In view of the foregoing, it is therefore an object of the present invention to provide a fiber optic semiconductor package with improved coupling efficiency.
Another object of the present invention is to provide an easily assembled and aligned fiber optic semiconductor package.
A further object of the present invention is to provide a low cost fiber optic semiconductor package assembly process.
Another object of the present invention is to provide a fiber optic semiconductor package which is tolerant of large temperature variations.
The foregoing objects are achieved in the present invention wherein it has been found that a glass bead can be used as a lens. Further, when assembling the device, it has been found that a suitable fiber-to-lens spacing can be provided by a flattened, partially cured droplet on the end of the fiber, to which the bead is then attached by uncured polymer. The fiber and bead are then aligned with the die and the components joined with additional polymer, all of which is then fully cured.
A more complete understanding of the present invention can be obtained by considering the following detailed description in conjunction with the accompanying drawings, in which:
FIG. 1 illustrates a fiber optic semiconductor device in accordance with the present invention.
FIGS. 2A-2E illustrate the assembly of a fiber optic semiconductor device in accordance with the present invention.
FIG. 1 illustrates a preferred embodiment of a fiber optic semiconductor package 10 in accordance with the present invention. While illustrated in FIG. 1 as utilizing a "Burrus" or etched well diode, it is understood by those skilled in the art that any suitable photo-emitter or photo-detector may be used in accordance with the present invention. Similarly, the photo-emitter or detector is not limited to simply a diode but may include a semiconductor die or chip having additional electronics formed thereon.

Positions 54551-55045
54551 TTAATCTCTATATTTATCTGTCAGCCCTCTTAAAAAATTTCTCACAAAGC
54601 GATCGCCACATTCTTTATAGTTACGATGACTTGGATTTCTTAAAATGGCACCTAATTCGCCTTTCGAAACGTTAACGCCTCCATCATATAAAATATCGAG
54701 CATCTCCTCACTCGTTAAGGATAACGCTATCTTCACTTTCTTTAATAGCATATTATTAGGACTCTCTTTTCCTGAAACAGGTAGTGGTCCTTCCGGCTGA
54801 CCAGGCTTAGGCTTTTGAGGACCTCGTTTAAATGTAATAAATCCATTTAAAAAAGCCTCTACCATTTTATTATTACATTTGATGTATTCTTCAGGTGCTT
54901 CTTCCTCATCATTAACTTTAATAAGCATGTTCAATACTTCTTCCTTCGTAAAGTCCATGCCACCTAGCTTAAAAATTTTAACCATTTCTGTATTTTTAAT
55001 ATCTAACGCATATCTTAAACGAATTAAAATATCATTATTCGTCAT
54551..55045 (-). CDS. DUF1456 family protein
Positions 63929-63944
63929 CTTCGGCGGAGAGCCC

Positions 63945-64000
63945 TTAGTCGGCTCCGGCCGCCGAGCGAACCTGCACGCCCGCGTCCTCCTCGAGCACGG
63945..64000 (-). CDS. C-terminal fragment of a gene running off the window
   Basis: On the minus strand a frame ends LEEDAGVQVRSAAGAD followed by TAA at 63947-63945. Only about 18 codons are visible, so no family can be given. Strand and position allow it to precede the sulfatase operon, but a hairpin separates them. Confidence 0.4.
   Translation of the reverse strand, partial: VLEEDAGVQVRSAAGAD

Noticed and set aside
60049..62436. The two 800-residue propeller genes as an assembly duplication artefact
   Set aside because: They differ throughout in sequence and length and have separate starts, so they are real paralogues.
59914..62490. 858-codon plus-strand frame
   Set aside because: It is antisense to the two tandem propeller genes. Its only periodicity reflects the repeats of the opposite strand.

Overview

In particular, package 10 comprises a thermally conductive substrate or header 11 to which is attached the photoactive semiconductor die 12. Positioned above the photoactive area of die 12 is a segment of optical fiber 13. Positioned between the photoactive area of semiconductor 12 and fiber 13 is lens 14, which preferably comprises high index of refraction glass, i.e. glass having a refractive index greater than the index of refraction of the medium surrounding the glass. To assure good coupling efficiency, lens 14 and the light conducting portion of fiber 13 have diameters greater than the smallest linear dimension of the photoactive area of semiconductor chip 12.
As used herein, "optical fiber" refers to any single or multiple strand optical fiber known in the art. Similarly, "lens" refers to a body of suitable index of refraction and comprising any suitable material; for example, and without limitation, glass, plastic, GaP. Further, the lens can have any lenticular shape; spherical, hemispherical, double convex. In a preferred embodiment of the present invention, fiber 13 comprises a single strand optical fiber and lens 14 comprises a glass bead or sphere. The choice of a specific fiber and lens combination is readily made empirically considering cost, function, and performance.